Throughout World War II, Detroit's automobile manufacturers accounted for one-fifth of the dollar value of the nation's total war production, and this amazing output from "the arsenal of democracy" directly contributed to the allied victory. In fact, automobile makers achieved such production miracles that many of their methods were adopted by other defense industries, particularly the aircraft industry. In Arsenal of Democracy: The American Automobile Industry in World War II, award-winning historian Charles K. Hyde details the industry's transition to a wartime production powerhouse and some of its notable achievements along the way. Hyde examines several innovative cooperative relationships that developed between the executive branch of the federal government, U.S. military services, automobile industry leaders, auto industry suppliers, and the United Automobile Workers (UAW) union, which set up the industry to achieve production miracles. He goes on to examine the struggles and achievements of individual automakers during the war years in producing items like aircraft engines, aircraft components, and complete aircraft; tanks and other armored vehicles; jeeps, trucks, and amphibians; guns, shells, and bullets of all types; and a wide range of other weapons and war goods ranging from search lights to submarine nets and gyroscopes. Hyde also considers the important role played by previously underused workers-namely African Americans and women-in the war effort and their experiences on the line. Arsenal of Democracy includes an analysis of wartime production nationally, on the automotive industry level, by individual automakers, and at the single plant level. For this thorough history, Hyde has consulted previously overlooked records collected by the Automobile Manufacturers Association that are now housed in the National Automotive History Collection of the Detroit Public Library. Automotive historians, World War II scholars, and American history buffs will welcome the compelling look at wartime industry in Arsenal of Democracy.
Historic Cemeteries of Grand Rapids, Michigan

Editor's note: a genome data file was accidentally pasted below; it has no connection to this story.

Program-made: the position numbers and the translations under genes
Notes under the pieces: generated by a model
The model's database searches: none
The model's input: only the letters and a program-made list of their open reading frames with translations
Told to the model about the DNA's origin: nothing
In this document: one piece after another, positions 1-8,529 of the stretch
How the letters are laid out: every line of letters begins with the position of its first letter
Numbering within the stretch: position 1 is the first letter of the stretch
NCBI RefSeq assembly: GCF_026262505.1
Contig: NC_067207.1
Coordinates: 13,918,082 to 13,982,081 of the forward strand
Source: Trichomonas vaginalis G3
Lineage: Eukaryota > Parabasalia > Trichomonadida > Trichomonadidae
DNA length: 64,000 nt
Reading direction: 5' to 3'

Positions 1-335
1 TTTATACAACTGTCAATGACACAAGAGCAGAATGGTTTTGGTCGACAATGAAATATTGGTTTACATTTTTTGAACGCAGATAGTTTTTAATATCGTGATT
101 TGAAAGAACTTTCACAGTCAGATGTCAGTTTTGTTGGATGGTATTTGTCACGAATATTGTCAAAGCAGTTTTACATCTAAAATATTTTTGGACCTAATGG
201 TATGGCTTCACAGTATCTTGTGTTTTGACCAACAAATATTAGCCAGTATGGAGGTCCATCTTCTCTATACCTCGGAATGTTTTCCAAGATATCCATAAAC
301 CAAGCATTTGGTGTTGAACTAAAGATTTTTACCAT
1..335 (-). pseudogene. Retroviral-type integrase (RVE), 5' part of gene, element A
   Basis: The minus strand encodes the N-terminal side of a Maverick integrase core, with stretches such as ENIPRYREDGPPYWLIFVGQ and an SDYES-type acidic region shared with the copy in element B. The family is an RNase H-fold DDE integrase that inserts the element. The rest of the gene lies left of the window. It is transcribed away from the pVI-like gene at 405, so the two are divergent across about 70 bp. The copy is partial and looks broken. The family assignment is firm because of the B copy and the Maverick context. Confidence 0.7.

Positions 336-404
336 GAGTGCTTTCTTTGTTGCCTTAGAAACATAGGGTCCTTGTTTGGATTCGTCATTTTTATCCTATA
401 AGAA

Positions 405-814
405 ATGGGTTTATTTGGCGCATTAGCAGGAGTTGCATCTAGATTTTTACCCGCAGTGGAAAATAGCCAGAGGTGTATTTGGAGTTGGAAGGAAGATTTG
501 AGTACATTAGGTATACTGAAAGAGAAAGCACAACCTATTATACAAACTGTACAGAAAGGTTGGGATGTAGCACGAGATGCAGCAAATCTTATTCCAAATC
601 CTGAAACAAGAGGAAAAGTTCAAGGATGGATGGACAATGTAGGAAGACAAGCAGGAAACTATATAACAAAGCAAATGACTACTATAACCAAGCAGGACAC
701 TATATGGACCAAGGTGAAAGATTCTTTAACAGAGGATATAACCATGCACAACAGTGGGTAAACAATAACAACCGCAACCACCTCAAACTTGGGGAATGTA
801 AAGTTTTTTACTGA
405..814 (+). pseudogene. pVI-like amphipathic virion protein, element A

In the late nineteenth century and early twentieth century, the look and feel of cemeteries in the United States changed dramatically, from utilitarian burial grounds to the serene park-like spaces that we know today. The so-called park cemetery was innovative not only for its distinctive landscape architecture but also because, for the first time, its staff took on the tasks of designing, running, and maintaining the cemetery itself, leading to a very consistent appearance. By the mid-1800s, the influence of park cemeteries began to spread from big cities on the east coast to the Midwest—eventually producing fifteen transitional examples in Grand Rapids, Michigan. In The Art of Memory: Historic Cemeteries of Grand Rapids, Michigan Thomas R. Dilley details the history of Grand Rapids’ park cemeteries, finding that their development mimicked national trends and changing cultural beliefs about honoring the dead. Dilley begins by outlining the history and evolution of cemetery design from its earliest days to present, including information about key design elements and descriptions of important designers. He continues by introducing readers to the fifteen historic cemeteries located in the city of Grand Rapids, detailing their histories, formats, and developmental changes along with more than two hundred photos. The cemeteries are divided between public and private properties, and are discussed chronologically, according to the dates of their founding. Dilley also considers the artistic and architectural forms that appear in the Grand Rapids cemeteries, including a thorough discussion of the religious and decorative symbols used on markers, the use of sometimes florid epitaphs, and variations in the form, structure, and materials of cemetery markers of the time. A brief section on the future of the cemetery and an extensive list of bibliographic sources and suggestions for further reading round out this informative volume. Readers with roots in Grand Rapids as well as those interested in social and cultural history will enjoy The Art of Memory.